Julius Baer in Asia's first high trigger AT1 deal

Swiss wealth manager completes the first AT1 issue by a foreign bank in Singapore dollars.

Swiss wealth manager Julius Baer notched up a number of firsts when it accessed the Singapore dollar bond market on Wednesday with an S$450 million ($317 million) perpetual, non-call five, Additional Tier 1 (AT1) bank capital deal. 

The Baa2 rated, Basel III-compliant transaction not only marks the first AT1 issue by a foreign bank in Singapore dollars but also represents the first high trigger bank capital deal across the wider Asian region as well. 

With high trigger AT1 deals, investors suffer a permanent principal write-down if a bank's Common Equity Tier 1 (CET1) ratio falls below 7%. 

It is a structure commonly used by European banks but has no precedent in Asia. In China, Hong Kong and Singapore, each country’s respective monetary authorities determine when a bank has reached the point of non-viability (PONV). 

Korean AT1 deals incorporate triggers but the level is a far lower CET1 ratio of 1.5%. The Korean regulator is also able to make pre-emptive capital injections before investors have to absorb losses, which is far more creditor friendly.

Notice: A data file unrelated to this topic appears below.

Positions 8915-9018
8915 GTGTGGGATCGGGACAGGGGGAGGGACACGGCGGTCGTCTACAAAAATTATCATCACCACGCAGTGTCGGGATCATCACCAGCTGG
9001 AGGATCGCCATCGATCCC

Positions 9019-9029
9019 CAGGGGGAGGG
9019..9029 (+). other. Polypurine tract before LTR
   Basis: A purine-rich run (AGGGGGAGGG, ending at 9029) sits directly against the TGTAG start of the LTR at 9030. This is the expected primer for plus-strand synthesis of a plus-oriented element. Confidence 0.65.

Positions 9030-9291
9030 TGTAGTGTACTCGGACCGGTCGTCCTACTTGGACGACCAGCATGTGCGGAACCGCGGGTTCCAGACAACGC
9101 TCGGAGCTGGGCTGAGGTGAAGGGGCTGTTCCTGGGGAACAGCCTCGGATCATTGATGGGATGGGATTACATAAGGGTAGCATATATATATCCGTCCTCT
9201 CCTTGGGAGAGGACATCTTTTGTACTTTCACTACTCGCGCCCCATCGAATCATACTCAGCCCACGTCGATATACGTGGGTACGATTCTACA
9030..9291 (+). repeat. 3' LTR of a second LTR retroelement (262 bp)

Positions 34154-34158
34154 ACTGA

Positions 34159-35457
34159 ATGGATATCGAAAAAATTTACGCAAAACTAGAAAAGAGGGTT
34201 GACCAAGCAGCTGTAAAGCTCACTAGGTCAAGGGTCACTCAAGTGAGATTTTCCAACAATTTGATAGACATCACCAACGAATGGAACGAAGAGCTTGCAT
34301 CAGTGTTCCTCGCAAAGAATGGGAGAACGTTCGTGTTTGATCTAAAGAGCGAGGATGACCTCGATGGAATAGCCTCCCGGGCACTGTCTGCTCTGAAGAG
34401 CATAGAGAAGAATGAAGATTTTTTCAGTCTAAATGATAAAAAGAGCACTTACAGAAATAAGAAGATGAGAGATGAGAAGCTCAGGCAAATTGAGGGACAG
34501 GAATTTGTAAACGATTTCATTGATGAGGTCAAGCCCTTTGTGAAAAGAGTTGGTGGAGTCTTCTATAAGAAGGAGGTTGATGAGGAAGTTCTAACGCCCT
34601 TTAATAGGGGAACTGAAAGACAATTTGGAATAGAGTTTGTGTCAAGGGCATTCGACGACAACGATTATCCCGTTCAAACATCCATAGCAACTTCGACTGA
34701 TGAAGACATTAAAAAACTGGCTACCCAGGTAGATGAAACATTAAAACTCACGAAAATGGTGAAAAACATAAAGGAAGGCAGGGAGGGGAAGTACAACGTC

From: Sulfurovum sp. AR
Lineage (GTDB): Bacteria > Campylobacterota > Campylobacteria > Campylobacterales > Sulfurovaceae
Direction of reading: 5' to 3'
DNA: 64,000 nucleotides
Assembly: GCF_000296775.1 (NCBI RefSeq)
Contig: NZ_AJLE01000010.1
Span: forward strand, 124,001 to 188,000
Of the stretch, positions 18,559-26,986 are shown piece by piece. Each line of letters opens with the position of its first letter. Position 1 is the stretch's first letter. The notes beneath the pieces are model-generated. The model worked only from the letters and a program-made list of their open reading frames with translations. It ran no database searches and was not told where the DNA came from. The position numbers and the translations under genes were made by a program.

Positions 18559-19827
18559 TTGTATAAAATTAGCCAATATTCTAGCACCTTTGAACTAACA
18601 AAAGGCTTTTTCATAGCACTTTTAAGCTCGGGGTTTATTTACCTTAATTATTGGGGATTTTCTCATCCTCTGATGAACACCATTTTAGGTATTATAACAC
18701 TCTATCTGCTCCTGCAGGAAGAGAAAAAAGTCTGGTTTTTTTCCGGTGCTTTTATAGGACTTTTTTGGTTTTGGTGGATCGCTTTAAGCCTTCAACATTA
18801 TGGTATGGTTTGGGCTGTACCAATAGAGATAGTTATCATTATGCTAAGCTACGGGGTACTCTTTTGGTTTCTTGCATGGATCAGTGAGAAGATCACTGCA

Unsurprisingly, Julius Baer's offering attracted strong demand from private banking investors, who accounted for about 70%-80% of allocations according to one banker. Most of the demand came from Asia but the banker said Swiss investors also featured prominently. 

"It's a name they're very comfortable with and it enabled them to get some yield," the banker added. 

The final order book closed around the S$1.8 billion mark, enabling pricing to be narrowed from original guidance around the 6.375% area to 10bp either side of 6%. Final pricing was fixed at par on a coupon of 5.9%.

This level offered investors an attractive yield kicker to the outstanding Singapore dollar-denominated AT1 deals from local banks such as DBS and OCBC, which are trading around the 3.8% to 4% level. 

Bankers said Julius Baer's deal performed well during its first day of secondary market trading, ending Thursday up half a point.  

At the end of June, Julius Baer recorded a CET1 ratio of 19.1%. Switzerland’s third largest wealth manager by assets is currently rated A3 by Moody's but is on negative outlook.

One reason why investors may have been attracted to its deal relates to a potential takeover by Credit Suisse. The rumours are not new but have recently been given added credence by the latter's plan to list its Swiss bank and raise new capital, which could be used for acquisitions.

Last month, Credit Suisse's new CEO Tidjane Thian said he intended to prioritise wealth management over investment banking. 

DBS, Citi, and UBS were joint bookrunners on the new AT1 deal, with Julius Baer and acting as co-manager.

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